a flat, annular surface at least partially surrounding said wall; and
means for holding said bodies together with said second and third recesses substantially coaxially facing each other to form a hollow chamber through which wires can pass from said first radial passageway to said second radial passageway.
13. A knuckle according to claim 12 wherein said means for holding said bodies together comprises a separable fastener extending axially through said chamber and into said bodies, said knuckle further comprises an elastomeric electrically insulating sleeve having a normal length greater than the distance between the facing bottom walls of said recesses when said bodies are fully coupled together, such that said sleeve is axially elastically deformed, whereby said sleeve acts as a spring urging said bodies apart when said fastener is loosened permitting disengagement of said teeth for angular repositioning of said bodies without complete separation of said bodies.
Description

This invention relates to an improved adjustable support for a luminaire of the type known as a knuckle, the support also acting as a wire conduit.

BACKGROUND OF THE INVENTION

There are various types of luminaires which have been designed for a variety of special purposes, such as, for example, for mounting on poles to provide street or parking lot illumination, on a wall to provide a specific pattern of illumination adjacent the wall, or on a ceiling to provide either direct or indirect lighting. There are also some luminaires which are promoted as being for general purpose lighting, but the degree of flexibility in mounting and light directivity is usually limited, thereby limiting the usefulness thereof.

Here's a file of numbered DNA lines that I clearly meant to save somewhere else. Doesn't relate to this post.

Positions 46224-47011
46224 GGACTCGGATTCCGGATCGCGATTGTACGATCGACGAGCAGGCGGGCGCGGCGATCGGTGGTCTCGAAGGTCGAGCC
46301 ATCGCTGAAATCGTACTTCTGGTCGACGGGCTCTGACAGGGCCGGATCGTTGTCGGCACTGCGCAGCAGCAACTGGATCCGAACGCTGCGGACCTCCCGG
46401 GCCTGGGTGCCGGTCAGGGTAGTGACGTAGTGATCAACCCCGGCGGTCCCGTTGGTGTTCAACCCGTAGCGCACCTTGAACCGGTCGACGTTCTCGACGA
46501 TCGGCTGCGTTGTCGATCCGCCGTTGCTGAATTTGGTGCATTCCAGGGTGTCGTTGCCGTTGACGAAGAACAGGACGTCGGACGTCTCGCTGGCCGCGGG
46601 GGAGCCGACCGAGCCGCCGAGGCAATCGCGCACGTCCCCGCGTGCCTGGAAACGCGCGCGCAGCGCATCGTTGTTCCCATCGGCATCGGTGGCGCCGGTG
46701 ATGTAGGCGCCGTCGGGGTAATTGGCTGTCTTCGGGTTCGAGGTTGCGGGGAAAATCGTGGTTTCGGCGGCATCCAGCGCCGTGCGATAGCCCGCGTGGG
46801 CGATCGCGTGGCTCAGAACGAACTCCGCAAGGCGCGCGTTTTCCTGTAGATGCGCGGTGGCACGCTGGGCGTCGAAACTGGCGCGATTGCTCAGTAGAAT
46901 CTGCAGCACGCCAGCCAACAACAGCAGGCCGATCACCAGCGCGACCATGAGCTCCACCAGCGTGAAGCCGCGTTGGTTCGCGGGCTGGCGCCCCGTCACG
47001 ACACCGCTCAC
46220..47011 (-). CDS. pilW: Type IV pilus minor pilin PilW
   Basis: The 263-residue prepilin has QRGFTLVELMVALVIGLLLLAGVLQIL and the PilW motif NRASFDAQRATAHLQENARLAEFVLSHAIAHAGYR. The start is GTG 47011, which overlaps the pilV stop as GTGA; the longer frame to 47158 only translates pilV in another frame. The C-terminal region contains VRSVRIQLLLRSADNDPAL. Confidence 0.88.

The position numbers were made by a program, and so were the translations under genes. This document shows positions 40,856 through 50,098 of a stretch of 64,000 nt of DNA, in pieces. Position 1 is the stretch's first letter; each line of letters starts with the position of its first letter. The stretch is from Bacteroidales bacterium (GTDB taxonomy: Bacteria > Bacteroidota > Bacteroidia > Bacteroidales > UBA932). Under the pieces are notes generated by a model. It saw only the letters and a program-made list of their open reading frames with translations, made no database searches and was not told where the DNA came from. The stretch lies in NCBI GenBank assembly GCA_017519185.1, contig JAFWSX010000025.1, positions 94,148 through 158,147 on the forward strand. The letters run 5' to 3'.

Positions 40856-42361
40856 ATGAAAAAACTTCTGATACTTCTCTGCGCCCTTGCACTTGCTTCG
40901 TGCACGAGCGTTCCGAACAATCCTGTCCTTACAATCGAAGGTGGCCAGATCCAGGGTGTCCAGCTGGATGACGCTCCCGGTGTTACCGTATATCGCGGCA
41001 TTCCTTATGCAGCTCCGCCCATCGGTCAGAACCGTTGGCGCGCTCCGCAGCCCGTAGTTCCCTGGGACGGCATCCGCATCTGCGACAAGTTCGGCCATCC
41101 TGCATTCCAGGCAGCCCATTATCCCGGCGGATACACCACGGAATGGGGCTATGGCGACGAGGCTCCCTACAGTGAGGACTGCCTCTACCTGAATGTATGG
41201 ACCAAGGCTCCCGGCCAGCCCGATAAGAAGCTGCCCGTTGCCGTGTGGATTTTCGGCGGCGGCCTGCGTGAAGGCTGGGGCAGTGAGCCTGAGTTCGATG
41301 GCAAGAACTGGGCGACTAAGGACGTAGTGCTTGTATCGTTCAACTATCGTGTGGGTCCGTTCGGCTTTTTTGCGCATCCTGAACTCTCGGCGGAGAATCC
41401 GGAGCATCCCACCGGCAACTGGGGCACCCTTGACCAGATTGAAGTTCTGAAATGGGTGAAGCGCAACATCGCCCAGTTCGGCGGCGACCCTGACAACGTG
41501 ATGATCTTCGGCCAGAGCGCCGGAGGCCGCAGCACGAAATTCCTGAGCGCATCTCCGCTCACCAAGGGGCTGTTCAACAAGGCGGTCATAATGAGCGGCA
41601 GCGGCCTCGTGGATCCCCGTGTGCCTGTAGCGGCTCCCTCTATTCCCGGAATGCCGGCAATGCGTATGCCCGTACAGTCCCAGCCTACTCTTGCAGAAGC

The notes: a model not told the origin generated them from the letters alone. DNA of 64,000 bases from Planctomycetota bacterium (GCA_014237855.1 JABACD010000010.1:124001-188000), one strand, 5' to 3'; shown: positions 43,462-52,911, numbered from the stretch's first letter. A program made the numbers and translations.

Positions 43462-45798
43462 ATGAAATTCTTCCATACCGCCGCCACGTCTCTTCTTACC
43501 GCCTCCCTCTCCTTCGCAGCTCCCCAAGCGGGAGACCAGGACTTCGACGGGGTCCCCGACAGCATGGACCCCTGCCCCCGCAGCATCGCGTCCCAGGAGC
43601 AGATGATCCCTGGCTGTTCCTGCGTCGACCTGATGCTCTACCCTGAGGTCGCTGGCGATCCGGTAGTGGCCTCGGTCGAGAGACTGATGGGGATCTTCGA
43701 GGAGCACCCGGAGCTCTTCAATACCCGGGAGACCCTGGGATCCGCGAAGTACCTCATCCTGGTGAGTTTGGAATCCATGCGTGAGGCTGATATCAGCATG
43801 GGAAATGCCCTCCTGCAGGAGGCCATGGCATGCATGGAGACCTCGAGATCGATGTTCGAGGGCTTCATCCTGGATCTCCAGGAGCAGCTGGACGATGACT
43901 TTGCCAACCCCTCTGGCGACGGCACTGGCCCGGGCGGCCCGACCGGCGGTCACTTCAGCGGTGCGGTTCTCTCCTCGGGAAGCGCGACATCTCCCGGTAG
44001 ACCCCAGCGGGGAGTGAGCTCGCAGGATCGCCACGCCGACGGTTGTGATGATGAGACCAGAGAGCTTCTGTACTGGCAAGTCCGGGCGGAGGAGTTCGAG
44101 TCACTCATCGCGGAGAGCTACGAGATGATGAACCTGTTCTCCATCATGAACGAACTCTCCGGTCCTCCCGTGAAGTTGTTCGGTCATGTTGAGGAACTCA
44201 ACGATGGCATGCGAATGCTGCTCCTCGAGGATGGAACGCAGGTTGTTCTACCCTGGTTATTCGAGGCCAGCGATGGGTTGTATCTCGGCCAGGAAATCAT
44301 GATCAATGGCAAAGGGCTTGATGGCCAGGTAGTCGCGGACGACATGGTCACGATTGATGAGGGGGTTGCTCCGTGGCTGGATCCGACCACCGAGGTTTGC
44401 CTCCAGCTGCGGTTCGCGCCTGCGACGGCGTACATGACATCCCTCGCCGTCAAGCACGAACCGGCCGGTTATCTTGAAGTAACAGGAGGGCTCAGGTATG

It is desirable to be able to support a general purpose luminaire at one mounting point because that permits the greatest flexibility as to the direction. However, mountings of known types which permit this form of support are not capable of holding a luminaire of significant weight at a selected angular adjustment under adverse conditions of wind and vibration, or are extremely complicated to adjust.

BRIEF SUMMARY OF THE INVENTION

Accordingly, an objective of the present invention is to provide an improved adjustable knuckle which is capable of providing firm, solid support for a luminaire in any of a plurality of positions.

A further object is to provide such an adjustable knuckle which is simple to manufacture and easy to adjust, despite its firm hold once adjusted.

Yet another object is to provide a knuckle which is easily adjustable and which can be provided with a moisture-excluding seal to render the conductor passage substantially weatherproof.